Electron Transfer and Transport in Nucleic Acids


Group Members: Edward Beall, Emil Wierzbinski
Collaborators: Catalina Achim (Carnegie Mellon), David Beratan (Duke)

The ability to design and build artificial supramolecular nanomachines that perform complex chemical transformations with high efficiency and selectivity is an important goal of modern chemistry. Toward this goal, this project is exploring the use of synthetic nucleic acids (NAs) to program the self-assembly of electroactive structures that separate charge on the tens of nanometers length scale.  Single molecule conductance measurements are performed using a modified version of the pioneering scanning tunneling microscope break junction (STM-BJ) method in which the voltage applied across the molecular junction has a triangular waveform. A characteristic solvent response can be distinguished from the molecular current response and the current responses can be separated through a fit to a devised model circuit.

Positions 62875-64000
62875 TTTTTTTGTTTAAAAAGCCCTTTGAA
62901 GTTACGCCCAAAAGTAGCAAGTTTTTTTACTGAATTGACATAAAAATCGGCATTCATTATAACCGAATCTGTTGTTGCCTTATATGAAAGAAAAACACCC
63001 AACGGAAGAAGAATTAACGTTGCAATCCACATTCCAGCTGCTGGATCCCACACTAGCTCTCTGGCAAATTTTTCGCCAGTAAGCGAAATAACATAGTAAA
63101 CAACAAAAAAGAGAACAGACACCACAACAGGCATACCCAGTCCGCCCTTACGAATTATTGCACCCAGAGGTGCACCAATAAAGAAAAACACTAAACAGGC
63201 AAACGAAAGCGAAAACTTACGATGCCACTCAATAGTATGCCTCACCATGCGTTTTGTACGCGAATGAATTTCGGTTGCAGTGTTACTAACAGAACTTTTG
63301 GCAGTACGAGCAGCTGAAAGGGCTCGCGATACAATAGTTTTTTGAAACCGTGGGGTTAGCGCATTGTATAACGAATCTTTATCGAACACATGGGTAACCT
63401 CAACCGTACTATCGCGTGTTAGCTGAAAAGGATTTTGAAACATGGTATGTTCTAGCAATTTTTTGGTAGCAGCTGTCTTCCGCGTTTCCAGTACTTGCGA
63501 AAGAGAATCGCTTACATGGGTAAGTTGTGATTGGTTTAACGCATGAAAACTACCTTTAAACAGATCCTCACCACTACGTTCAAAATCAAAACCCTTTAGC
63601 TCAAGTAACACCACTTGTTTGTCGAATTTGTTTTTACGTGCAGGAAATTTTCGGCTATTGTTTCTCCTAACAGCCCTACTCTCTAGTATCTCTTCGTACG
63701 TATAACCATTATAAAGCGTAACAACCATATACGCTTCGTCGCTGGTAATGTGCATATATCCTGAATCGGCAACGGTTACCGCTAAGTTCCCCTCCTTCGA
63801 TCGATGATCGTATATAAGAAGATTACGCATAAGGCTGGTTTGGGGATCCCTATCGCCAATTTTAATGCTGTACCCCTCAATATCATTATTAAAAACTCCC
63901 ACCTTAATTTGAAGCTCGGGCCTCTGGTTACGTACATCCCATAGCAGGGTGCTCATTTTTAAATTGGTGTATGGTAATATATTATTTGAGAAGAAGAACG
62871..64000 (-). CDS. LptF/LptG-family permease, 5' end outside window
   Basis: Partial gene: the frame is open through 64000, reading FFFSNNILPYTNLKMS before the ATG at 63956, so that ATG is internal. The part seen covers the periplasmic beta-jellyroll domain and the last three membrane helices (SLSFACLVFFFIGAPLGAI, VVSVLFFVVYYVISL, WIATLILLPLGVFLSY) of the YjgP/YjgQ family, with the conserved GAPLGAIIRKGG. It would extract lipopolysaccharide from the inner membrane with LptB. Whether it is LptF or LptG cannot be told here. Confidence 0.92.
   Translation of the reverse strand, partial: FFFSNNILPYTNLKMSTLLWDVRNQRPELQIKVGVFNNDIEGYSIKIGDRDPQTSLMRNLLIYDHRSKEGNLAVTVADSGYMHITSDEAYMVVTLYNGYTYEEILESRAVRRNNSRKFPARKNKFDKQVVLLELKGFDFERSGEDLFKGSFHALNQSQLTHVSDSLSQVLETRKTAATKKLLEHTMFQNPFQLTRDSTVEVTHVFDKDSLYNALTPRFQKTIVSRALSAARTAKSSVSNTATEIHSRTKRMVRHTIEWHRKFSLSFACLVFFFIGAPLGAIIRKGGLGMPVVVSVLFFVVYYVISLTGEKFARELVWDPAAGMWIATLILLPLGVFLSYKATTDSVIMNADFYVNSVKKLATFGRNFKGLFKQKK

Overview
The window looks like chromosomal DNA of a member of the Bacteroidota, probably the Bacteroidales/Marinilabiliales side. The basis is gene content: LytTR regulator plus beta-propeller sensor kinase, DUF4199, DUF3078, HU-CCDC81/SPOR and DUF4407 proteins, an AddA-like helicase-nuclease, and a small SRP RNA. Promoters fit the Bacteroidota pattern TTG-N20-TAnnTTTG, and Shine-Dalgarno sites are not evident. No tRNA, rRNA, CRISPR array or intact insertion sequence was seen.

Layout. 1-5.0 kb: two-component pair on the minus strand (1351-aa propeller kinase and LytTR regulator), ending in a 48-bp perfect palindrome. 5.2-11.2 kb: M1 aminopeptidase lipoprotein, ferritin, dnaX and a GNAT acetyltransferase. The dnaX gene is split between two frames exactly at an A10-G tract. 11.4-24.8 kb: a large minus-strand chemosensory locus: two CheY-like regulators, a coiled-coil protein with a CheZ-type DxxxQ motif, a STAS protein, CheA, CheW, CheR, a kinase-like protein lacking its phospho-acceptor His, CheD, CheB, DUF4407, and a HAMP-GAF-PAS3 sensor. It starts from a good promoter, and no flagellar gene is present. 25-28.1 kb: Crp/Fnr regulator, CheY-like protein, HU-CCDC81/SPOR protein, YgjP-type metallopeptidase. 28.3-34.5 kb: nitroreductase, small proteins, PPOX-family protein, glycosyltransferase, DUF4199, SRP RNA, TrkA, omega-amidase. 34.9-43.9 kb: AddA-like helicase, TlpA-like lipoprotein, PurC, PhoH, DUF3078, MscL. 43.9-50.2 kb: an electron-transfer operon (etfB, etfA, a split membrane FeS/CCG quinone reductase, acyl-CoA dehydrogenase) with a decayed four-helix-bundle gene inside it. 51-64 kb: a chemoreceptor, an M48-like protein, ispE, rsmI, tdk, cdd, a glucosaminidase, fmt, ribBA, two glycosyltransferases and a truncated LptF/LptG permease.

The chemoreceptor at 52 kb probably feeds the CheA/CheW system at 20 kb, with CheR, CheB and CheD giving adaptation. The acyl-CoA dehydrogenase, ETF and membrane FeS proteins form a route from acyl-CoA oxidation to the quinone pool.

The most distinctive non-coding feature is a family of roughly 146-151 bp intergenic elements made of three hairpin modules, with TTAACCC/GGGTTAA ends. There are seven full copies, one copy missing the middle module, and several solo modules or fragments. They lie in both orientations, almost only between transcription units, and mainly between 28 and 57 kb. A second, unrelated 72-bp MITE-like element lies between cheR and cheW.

The left image shows a schematic diagram illustrating the measurement of a molecule’s conductance.  The right image shows a time trajectory for a single octanedithiol molecule in a junction, which evolves from a low resistance state (2x108 ohm) to a higher resistance state (1.5x109 ohm) before the junction breaks and gives only a capacitive response (yellow region of time trajectory).

We are using this new modulated bias protocol to determine the single molecule conductance of nucleic acid duplexes as a function of backbone and nucleobase sequence. PNA homoduplexes are found to exhibit a larger conductance than DNA homoduplexes of the same sequence, with DNA/PNA heteroduplexes having an intermediate conductance. The findings support a conformationally-gated charge transfer mechanism in which the increased flexibility of the PNA homoduplexes facilitate electronic coupling.

DNA/PNA heteroduplexes will be the focus of future studies with the long-term goal of studying redox-active moieties in precise 3D arrangements on nucleic acid scaffolds.